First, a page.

6 – Leased vehicles flooded the used car market in early summer
For the first time ever, widespread car dealership closures in March and April forced those leasing a vehicle to hold onto it for longer than expected. This created a bottleneck effect, as early summer saw a flood of returned vehicles that are fresh out of a lease. Coupled with a reduced desire for lessees to purchase their vehicles, this impact was further expanded. And, since leased vehicles are often newer than the average used car, these options don’t look appealing next to new vehicles with dealer incentives. Basically, they take up space on the lot.
The Compounding Impact of Increasing Demand
All of the factors above account for the “demand” aspect of the used car market increasing this year. However, since the “supply” of used cars comes from the same pool of consumers that drive the demand for them, there is little incentive for drivers to give up a desirable vehicle — even at a higher-than-usual price.
For instance, here are how those same 6 factors we identified driving demand above also influence a lack of supply for used vehicles:
- Families with an older vehicle that they may have otherwise upgraded this year no longer feel the need to, which means there is one less used vehicle available for drivers looking to downsize.
- Essential workers with a working car, especially those with low or no payments, see no reason to buy a better used vehicle, as prices and inventory for them are not favorable.
- The risk to public transportation has incentivized vehicle owners to fix up or utilize any vehicle they already have, even if they’d prefer public transportation or a newer model under typical conditions.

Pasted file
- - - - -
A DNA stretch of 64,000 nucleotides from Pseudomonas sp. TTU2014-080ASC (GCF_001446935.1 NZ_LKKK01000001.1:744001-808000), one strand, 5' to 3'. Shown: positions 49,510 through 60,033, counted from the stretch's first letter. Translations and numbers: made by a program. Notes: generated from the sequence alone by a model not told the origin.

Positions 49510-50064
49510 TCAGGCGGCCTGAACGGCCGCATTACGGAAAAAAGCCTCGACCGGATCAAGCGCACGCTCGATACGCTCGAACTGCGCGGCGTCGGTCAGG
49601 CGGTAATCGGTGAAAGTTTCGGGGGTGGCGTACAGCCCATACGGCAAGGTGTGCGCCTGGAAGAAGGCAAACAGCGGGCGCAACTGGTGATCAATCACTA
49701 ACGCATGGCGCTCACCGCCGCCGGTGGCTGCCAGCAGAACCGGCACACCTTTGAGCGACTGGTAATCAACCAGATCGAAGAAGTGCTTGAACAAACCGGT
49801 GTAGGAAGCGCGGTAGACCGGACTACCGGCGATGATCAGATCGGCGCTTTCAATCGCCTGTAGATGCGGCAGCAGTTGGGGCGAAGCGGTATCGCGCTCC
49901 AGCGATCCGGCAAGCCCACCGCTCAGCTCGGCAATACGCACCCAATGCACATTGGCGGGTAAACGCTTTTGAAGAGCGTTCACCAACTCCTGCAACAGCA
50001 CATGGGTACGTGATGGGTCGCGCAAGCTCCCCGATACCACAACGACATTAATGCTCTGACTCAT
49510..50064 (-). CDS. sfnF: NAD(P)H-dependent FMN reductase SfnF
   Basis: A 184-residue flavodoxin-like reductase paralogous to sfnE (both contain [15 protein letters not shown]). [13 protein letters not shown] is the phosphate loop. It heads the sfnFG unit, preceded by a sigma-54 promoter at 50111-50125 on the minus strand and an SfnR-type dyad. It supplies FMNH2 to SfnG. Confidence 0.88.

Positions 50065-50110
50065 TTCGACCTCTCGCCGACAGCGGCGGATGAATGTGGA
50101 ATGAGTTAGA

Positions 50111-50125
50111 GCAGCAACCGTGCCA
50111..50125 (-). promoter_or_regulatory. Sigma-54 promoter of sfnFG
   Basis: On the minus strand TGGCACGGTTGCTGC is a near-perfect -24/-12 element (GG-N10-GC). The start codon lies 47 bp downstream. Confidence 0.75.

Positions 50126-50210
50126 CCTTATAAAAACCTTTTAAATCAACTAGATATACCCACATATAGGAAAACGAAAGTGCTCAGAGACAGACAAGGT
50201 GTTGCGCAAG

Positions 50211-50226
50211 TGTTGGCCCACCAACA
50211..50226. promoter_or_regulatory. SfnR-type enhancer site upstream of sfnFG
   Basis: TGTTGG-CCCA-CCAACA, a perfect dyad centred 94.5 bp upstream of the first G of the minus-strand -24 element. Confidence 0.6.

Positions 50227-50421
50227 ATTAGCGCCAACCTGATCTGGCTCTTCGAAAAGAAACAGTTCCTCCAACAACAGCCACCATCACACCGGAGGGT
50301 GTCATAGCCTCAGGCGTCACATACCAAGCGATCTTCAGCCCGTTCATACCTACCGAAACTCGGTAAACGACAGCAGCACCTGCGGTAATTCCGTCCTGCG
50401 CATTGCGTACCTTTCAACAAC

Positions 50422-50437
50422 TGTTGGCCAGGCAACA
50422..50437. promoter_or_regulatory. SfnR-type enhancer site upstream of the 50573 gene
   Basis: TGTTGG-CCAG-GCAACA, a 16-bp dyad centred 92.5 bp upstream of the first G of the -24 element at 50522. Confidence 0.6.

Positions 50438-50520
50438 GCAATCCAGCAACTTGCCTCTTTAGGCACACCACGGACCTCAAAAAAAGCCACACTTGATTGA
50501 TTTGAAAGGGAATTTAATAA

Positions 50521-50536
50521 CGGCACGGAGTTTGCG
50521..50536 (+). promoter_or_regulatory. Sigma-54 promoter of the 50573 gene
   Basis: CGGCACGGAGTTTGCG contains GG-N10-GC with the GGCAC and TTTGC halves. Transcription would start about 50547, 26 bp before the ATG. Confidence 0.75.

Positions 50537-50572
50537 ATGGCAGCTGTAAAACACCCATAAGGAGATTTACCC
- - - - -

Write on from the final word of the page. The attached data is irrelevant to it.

- Record-low interest rates also apply to refinancing current vehicles and other debts, which helps those with a high monthly payment keep their vehicles instead of trading in or up.
- New cars are seen by many as a risk not worth taking. Since prices haven’t fallen dramatically, there are fewer trade-ins in 2020, which means less used inventory for dealerships to work with.
- At the end of a vehicle lease, a certain percentage of lessees will typically choose to “buy out” their vehicle and keep it permanently rather than returning it. For many, these vehicles’ price points do not look favorable at the end of the agreement based on current market conditions. While this does add to the supply of dealer-owned used inventory, these vehicles are not appealing for other buyers either next to competitively-priced new models or older, more affordable used vehicles.
Essentially, the same factors that are pushing up the demand for used cars are also pushing down the available supply of them in the market. Unlike with other products, we can not simply increase the supply to match demand when the same audience controls both aspects.
This means that, until something changes, used car sales and prices will continue to climb ahead of available supply.
Complete Your Title Transfer Today
Another predictable effect is an increase in direct private sales from owner to buyer. Since there are fewer trade-ins for new vehicles, we anticipate a continued increase in private vehicle sales across the state. Since there is no dealer involved with these transactions, it is up to both parties to ensure that the vehicle’s title transfer and fees are properly handled at a New Mexico MVD.
If you’ve been involved in a vehicle sale, get your title transfer taken care of at MVD Express. Schedule your appointment at one of our 10 convenient New Mexico locations today!